Utilization pattern of antibiotics in different wards of specialized Sari Emam University Hospital in Iran

Pak J Biol Sci. 2008 Jan 15;11(2):275-9. doi: 10.3923/pjbs.2008.275.279.


The main goal of this study was to compare the utilization of antibiotics in different wards of a university hospital. Consumption of antibacterial drugs rose dramatically during years 2000-2005 in Iran. Data collected during first half of year 2000 and 2005 in Emam University Hospital in city of Sari in Iran, showed use of antibiotics jumped from 95.4 DBDs (Defined Daily Doses per patient's bed-days) to 124 DBDs. Distribution of different class of anti-microbial showed highest increase in use of vancomycin with 28.4 folds and clindamycin with 4.8 fold. Use of cotrimoxazole, aminoglycosides and tetracyclines remained fairly unchanged during this period. However, during the same period, consumption of penicillin G, aminopenicillins and cloxacillin dropped 10.3, 3.8 and 3 fold, respectively. Among university hospital departments, oncology ward followed by ICU and general surgery consumed the most antibacterial agents in year 2000. In year 2005, ICU ward followed by gynecology, oncology and orthopedic were among the University Hospital Departments with highest consumption of antibiotics. The most highly used antibiotics in year 2000 were cefazolin followed by ampicillin, ceftizoxime and gentamicin. In year 2005, cefazolin, ceftriaoxone, gentamicin and ciprofloxacin were the most prescribed antibiotics. Injectable antibiotics accounted for 51.8 and 79.4% of total DBDs in first half of years 2000 and 2005, respectively. The bulk of prescription (90% of total DBDs) was made up of 13 out of 32 total antibiotic types in 2000 and 11 out of 29 total antibiotics types in 2005. Comparing with similar hospitals in other countries, data presented show a dramatic increase in antibiotics prescribed by physician in Emam University Hospital.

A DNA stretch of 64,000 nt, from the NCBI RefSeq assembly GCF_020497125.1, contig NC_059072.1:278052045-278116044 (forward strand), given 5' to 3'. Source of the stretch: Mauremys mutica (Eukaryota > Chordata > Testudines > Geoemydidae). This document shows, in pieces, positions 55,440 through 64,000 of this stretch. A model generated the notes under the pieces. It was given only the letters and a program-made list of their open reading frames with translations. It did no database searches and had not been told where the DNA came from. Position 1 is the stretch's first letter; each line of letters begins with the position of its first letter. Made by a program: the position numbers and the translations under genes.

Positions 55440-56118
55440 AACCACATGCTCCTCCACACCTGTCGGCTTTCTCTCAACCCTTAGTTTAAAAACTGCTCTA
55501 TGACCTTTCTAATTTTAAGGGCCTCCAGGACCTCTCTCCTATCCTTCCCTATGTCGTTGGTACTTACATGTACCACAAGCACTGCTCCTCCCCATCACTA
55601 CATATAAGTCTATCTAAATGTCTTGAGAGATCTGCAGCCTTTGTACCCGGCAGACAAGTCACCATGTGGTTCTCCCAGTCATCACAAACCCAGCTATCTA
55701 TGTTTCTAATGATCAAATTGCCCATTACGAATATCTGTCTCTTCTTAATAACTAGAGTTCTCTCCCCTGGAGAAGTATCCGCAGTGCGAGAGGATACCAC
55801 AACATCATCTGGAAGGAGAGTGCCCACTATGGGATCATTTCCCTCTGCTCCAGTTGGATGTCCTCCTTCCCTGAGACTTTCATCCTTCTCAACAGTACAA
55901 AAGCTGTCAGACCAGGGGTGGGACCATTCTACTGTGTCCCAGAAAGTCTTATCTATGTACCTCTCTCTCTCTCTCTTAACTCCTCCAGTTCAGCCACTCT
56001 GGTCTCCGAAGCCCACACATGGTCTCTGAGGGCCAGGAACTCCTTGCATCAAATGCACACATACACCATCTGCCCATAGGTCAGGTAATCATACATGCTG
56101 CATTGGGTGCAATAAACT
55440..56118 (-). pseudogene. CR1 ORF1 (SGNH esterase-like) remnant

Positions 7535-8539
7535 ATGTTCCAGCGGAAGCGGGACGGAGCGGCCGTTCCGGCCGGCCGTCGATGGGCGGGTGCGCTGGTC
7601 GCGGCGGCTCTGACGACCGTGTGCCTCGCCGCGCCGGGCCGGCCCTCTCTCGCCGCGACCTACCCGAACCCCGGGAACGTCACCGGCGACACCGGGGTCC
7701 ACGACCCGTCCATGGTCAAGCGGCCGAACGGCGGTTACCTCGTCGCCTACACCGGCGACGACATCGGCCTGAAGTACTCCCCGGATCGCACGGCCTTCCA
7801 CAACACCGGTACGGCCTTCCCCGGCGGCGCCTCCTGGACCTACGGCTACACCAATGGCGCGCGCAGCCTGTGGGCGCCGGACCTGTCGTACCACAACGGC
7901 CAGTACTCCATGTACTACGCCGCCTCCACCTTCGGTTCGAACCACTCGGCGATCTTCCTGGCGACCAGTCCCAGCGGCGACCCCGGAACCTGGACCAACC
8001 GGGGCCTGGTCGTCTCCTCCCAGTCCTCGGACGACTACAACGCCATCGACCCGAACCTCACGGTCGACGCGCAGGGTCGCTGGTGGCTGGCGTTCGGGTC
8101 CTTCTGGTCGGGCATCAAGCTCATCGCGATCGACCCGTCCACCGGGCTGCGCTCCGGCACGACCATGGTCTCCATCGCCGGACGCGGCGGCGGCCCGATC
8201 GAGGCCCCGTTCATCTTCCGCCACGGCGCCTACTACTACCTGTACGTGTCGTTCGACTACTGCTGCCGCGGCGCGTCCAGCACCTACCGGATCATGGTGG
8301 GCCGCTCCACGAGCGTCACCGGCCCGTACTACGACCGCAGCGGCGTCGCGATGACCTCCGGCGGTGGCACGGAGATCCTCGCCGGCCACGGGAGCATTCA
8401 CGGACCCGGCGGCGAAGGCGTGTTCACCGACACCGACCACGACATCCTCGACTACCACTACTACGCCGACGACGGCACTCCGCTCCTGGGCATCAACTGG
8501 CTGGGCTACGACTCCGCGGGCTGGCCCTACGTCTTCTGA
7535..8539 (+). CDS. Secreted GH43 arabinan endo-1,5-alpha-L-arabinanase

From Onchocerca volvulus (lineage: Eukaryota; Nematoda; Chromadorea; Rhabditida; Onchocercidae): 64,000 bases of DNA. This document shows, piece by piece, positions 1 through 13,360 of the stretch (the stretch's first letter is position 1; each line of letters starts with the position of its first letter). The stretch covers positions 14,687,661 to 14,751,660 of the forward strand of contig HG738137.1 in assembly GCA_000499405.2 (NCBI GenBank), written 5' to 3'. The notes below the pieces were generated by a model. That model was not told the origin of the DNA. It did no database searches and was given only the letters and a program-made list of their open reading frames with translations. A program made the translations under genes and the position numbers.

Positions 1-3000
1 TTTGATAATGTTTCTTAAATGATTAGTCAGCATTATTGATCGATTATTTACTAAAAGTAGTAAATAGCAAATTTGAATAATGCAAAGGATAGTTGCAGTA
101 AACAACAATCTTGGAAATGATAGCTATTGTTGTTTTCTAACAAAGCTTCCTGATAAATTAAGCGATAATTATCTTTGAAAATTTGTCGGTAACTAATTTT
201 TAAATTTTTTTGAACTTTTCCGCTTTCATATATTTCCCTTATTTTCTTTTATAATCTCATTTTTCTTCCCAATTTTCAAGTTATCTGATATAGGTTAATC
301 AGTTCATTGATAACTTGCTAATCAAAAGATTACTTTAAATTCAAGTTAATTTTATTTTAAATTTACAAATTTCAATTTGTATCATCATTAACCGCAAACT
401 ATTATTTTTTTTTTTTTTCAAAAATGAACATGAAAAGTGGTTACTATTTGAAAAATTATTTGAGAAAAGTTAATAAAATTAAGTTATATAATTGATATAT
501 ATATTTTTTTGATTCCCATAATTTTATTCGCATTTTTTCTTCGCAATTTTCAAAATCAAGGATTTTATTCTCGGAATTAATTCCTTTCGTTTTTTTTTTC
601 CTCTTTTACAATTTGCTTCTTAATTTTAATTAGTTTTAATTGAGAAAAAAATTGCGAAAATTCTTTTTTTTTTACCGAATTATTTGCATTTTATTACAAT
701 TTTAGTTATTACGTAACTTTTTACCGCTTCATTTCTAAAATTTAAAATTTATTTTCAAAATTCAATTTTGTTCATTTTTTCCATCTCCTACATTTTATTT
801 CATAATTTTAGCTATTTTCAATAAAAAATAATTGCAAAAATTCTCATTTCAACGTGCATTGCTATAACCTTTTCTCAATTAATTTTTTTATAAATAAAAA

MeSH terms

  • Anti-Bacterial Agents / administration & dosage
  • Anti-Bacterial Agents / therapeutic use*
  • Drug Utilization Review*
  • Hospital Departments*
  • Hospitals, University / organization & administration*
  • Iran


  • Anti-Bacterial Agents